This time of year my inbox is flooded with at least one hundred emails a day reminding me the holiday season is here—and it’s anything but peaceful.
Black Friday starts early!
Flash sale—up to 60% off!
Free shipping on every order!
The countdown is on—don’t miss out!
My color-coded fridge calendar is suddenly a rainbow of school and church programs, parties, holiday concerts, cookie exchanges, gift wrapping get-togethers and community events. Plus don’t forget to order your Christmas cards, put up your tree, string lights on the front porch and donate money, food, time and prayers to at least a dozen ministry opportunities between Thanksgiving and New Year’s Eve.
Each of these pursuits, individually, is lovely and valuable. Of course.
Yet pile them all together into one family’s schedule? Ugh. That’s nothing but a formula for stress.
And I used to buy into it.
But not this year.
The week before Thanksgiving, I attended a memorial service for a dear friend, my college roommate, a bridesmaid in my wedding. For 25 years we stayed in touch across 200 miles and countless life changes, celebrating new babies, new jobs, new hairstyles, new homes. We sent pictures and cards and texts and gifts. We met halfway for lunch, for weekend shopping trips, for family visits to the zoo. Recently our eldest daughters developed a close friendship—a sweet second-generation connection borne of God’s gift to two homesick freshmen who needed each other then and chose each other ever since.
My friend was only 43. She died of breast cancer, an evil in this world. Yet I won’t say she lost the fight, because as believers we know death does not win. Jesus does.
And the rest of us are left here to make sense of it all. To trust in the Lord. To abolish our own understanding because I’m telling you, it falls pitifully short in a case like this.
So all those urgent emails? That calendar filled with to-do’s? I’m suddenly seeing it all with new eyes. This holiday stress, the activity, the flurry of pressure to make Christmas matter—what does it really amount to? What’s the actual point?
This year, I’m answering that question with another question.
If this were my last Christmas, how would I spend it?
If today were my last chance to hug my kids, to kiss my husband, to praise the Lord on earth—would I be spending it chasing down that free shipping deal and whipping up cookie dough?
Please understand, I appreciate a good bargain and sugar cookies as much as anybody else. There are lots of little blessings to collect throughout this season, and just because we enjoy them doesn’t mean we’re missing the point. Not at all.
It’s when those little tasks become the focus rather than the means—when we can’t see past the to-do list and the hustle and the hype—that’s when we need a heart check.
If this were my last Christmas, I would not spend an hour on Pinterest searching for the perfect gift for my child’s teacher. But I might write her a heartfelt note telling her how much I treasure her influence in my child’s life.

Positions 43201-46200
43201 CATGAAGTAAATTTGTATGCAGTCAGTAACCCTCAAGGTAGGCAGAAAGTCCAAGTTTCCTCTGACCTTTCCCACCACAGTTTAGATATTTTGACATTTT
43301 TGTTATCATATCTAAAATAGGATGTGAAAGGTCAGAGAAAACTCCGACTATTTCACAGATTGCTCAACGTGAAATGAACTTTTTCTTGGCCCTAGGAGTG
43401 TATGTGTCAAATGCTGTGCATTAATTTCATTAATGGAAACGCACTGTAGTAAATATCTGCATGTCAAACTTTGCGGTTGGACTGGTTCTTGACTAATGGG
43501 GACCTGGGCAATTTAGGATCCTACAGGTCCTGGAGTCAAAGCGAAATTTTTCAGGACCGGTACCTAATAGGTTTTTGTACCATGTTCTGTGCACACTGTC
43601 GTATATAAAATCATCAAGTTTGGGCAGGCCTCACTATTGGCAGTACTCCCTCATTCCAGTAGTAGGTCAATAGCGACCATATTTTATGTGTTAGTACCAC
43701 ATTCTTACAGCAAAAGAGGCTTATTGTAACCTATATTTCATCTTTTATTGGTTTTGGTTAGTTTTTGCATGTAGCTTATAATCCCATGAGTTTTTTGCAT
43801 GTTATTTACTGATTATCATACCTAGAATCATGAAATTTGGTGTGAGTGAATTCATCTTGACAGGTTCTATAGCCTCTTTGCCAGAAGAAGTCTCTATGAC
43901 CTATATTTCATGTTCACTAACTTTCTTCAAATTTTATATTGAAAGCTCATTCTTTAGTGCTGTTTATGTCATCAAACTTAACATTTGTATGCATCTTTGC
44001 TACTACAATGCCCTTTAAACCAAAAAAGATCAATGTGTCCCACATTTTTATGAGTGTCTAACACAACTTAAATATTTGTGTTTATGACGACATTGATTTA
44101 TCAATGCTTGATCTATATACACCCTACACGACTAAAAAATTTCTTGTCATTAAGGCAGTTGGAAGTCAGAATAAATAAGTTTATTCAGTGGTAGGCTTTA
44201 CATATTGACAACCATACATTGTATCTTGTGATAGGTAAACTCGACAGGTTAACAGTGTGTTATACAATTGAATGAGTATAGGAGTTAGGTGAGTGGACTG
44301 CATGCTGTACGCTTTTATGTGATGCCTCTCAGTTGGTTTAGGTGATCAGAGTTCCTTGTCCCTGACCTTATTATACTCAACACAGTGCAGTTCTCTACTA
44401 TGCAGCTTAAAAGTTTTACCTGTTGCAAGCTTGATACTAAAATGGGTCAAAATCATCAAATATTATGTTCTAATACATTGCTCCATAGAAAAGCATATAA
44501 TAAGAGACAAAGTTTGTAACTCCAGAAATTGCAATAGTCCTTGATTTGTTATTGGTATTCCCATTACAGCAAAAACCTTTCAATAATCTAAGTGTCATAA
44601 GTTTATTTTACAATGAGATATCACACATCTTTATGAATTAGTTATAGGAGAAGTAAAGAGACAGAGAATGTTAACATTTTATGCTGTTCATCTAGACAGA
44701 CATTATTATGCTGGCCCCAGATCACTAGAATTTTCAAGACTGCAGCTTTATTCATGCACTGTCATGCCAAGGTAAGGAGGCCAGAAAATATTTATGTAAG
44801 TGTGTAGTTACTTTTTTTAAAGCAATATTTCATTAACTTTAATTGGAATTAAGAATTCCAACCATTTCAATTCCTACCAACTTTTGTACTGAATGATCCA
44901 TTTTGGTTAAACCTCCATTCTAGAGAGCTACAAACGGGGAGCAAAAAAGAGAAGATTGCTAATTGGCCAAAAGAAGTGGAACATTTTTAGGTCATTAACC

If this were my last Christmas, I may not bother to string lights on the porch. Instead I’d tell more people about how Jesus is the light of the world.
And if this were my last Christmas, I would say thank you for inviting me to your white elephant gift exchange but instead I’m going to exchange snuggles with my kids and read them their favorite books and pray for God’s protection over the stories He’s writing in their lives.
Chances are I’ll be around for plenty more Christmases to come. Chances are you will, too. So I don’t mean to suggest we ought to walk through life afraid of regrets, as if the ax might come down on our heads any moment. That’s no way to live.
But I’ve got to wonder—if I wouldn’t do it on my last day, should I be doing it at all? It’s a complex question with complex considerations, yet at the heart of it lives a simple Bible truth. All the days ordained for us were written in God’s book before one of them came to be (Psalm 139). I want to spend every one of those days in a way that matters for the kingdom, especially this time of year, when we celebrate the birth of the One who for whom the kingdom exists.
“Teach us to number our days, that we may gain a heart of wisdom” (Psalm 90:12).
This holiday season, when you’re struggling to prioritize or manage the inevitable stress of too much to do and too many people to deal with; if you’re feeling overwhelmed by your task list or your messy relationships; and if you wonder how to simplify the craziness so you can focus on what really matters most—do this.
Ask yourself the question.
If this were my last Christmas, what would I choose?
Then allow God’s wisdom to guide you.
Heaven knows—it just might be your best Christmas yet.
Becky Kopitzke is the author of “The SuperMom Myth: Conquering the Dirty Villains of Motherhood” (Shiloh Run Press) and the upcoming “Love Forward: Discover the Joy of Living Generously” (Bethany House, April 2018). Becky lives in lovely northeast Wisconsin with her husband and their two daughters, where her home office is overrun with bouncy balls and tween craft supplies. For weekly, keeping-it-real encouragement, visit Becky at beckykopitzke.com.